You probably already know that you need to eat healthy when you’re pregnant. By making improvements to your diet, you won’t only provide your baby with the nutrients he needs to grow but you’ll also fight fatigue and make your body strong and healthy enough to support your child.

Make sure to eat plenty of fruits and vegetables as well as foods that are high in protein, iron, and complex carbohydrates. Don’t worry about gaining weight; you’re supposed to gain a few extra pounds when you’re pregnant.

As long as you’re eating healthy food and not junk food or fast food, there’s nothing to fret about. Speak with your doctor to have an idea of what you should and should not eat during pregnancy.

6. Get some exercise

Exercising is an important part of pregnancy since it provides you with lots of benefits. In terms of pregnancy fatigue, staying active allows you to enjoy the happy rush that endorphins bring and put yourself in a positive mood.

It also makes your body tired enough so you’ll instantly fall asleep as soon as your head hits the pillow, instead of tossing and turning throughout the night. Before you start exercising, though, consult your doctor to know the right types of workouts you should do to avoid over-exerting yourself and putting your baby at risk.

7. Drink plenty of water

Being dehydrated can make you feel tired and weak, especially when you’re pregnant. Even worse: dehydration can affect your amniotic fluid levels, cause neural tube defects in your baby, and trigger premature labor.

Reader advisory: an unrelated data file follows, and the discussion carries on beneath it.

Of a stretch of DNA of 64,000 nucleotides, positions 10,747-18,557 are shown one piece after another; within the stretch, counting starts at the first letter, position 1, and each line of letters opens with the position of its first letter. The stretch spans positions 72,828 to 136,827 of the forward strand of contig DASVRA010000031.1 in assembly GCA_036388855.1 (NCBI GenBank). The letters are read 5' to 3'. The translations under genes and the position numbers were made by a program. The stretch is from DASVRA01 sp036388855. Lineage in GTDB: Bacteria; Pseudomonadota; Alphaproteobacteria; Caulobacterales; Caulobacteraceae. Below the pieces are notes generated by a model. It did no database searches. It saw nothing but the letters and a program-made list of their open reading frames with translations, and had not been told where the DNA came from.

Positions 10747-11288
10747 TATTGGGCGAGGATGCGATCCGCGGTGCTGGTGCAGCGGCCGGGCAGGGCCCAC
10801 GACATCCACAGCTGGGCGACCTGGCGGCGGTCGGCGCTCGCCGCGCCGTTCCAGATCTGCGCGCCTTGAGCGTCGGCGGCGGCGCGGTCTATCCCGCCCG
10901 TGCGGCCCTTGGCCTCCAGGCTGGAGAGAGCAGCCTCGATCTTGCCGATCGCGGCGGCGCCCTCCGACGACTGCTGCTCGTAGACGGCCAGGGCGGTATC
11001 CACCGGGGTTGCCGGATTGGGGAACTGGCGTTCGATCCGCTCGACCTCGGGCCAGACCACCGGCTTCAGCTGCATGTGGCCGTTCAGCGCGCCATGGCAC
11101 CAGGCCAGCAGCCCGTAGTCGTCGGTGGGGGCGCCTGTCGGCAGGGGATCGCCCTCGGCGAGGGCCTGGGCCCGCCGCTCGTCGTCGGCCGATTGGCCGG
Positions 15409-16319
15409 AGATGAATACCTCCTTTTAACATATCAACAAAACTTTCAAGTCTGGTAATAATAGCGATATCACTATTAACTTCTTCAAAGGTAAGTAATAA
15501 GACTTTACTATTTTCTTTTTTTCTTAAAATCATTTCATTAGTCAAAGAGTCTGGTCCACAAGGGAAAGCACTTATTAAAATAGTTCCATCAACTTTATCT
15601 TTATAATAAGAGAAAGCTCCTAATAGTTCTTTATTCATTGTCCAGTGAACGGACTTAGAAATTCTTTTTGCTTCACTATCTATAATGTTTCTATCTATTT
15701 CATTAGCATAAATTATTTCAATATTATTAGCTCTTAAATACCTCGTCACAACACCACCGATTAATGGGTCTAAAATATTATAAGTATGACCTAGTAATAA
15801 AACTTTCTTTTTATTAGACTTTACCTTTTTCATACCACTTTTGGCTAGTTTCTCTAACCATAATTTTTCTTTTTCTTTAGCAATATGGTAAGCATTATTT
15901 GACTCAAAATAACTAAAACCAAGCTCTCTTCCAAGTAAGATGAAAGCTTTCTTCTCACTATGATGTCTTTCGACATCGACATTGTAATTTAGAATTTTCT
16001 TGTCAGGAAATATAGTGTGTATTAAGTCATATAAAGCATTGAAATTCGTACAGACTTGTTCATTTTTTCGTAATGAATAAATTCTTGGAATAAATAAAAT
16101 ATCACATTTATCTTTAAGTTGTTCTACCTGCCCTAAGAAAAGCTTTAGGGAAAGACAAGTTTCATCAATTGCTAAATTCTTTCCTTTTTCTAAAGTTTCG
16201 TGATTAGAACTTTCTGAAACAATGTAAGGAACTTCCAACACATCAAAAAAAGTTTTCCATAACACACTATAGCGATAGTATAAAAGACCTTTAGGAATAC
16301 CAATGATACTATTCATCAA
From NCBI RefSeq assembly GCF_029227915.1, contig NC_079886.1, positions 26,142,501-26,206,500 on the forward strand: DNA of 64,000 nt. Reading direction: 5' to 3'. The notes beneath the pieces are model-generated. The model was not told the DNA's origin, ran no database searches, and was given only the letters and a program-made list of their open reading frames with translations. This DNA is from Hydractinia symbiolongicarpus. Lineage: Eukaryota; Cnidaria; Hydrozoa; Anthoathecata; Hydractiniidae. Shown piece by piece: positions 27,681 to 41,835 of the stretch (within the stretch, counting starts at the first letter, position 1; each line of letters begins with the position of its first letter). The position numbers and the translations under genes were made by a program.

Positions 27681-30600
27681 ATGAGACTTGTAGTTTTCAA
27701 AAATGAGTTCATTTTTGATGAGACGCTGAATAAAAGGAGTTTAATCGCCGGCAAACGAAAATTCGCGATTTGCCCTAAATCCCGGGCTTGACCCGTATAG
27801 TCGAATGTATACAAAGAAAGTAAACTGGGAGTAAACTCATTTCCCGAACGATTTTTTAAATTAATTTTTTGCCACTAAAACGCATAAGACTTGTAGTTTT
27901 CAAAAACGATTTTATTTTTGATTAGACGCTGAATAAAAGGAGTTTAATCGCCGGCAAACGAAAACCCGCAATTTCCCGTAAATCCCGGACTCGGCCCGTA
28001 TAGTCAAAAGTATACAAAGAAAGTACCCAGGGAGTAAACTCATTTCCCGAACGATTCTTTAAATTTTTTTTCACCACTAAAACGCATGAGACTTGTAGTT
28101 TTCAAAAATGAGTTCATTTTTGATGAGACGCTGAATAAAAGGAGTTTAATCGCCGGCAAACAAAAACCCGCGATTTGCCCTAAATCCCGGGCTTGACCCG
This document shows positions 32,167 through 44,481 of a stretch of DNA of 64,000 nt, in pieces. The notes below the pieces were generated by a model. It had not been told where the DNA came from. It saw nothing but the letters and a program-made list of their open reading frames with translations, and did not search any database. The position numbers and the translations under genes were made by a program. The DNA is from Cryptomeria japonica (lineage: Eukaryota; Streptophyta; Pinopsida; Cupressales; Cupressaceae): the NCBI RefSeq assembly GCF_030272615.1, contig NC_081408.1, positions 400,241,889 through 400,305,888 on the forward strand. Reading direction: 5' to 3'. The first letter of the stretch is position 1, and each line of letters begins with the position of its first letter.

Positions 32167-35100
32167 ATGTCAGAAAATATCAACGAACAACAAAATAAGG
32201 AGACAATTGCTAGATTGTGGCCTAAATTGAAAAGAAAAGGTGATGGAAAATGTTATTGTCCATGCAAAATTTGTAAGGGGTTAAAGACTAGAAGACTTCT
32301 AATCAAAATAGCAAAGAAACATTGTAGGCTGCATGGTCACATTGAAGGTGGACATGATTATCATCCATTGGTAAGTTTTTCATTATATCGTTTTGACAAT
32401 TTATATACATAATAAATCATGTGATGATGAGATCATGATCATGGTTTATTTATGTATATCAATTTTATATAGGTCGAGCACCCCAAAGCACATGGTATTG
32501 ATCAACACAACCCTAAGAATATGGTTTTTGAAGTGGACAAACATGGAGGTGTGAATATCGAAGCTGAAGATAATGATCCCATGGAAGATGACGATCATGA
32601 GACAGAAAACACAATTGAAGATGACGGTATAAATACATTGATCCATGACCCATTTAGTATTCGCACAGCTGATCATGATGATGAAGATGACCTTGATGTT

To avoid these complications, make sure to drink around 8 to 12 glasses of water a day. Stay away from caffeine (since this can promote increased urination, thus reducing your body’s water levels), and avoid doing too much exercise and spending too much time outdoors.

8. Be open with your boss

If you’re currently employed, your lower energy levels might affect the amount of work you can do in a day. Instead of pushing yourself to work harder, why not speak with your boss and inform him about your fatigue levels?

He might give you permission to work fewer hours at work for the reminder of your pregnancy and return to your original schedule after your maternity leave. He might also allow you to have a flexible schedule, which means you can come in late if your fatigue slows you down in the morning or that you can work earlier if you usually feel more tired in the afternoon or evening.

9. Ask help when needed

Don’t let your pride get in the way! If you really can’t take it anymore, reach out to friends and family members and ask them for help. If you have a toddler, for instance, you might arrange a playdate with his grandparents so you can spend a few hours catching up on sleep.

If a friend offers to cook dinner for you, take her up on the offer so you can put your feet up for an hour (and enjoy a delicious meal afterward).

Pregnancy fatigue can be managed by taking the right steps. If it persists, however, make sure to inform your doctor about it. Weakness and tiredness can be a sign of hypothyroidism and iron-deficiency anemia; they can also be a signal that you have depression when paired with sleeping problems and feelings of helplessness.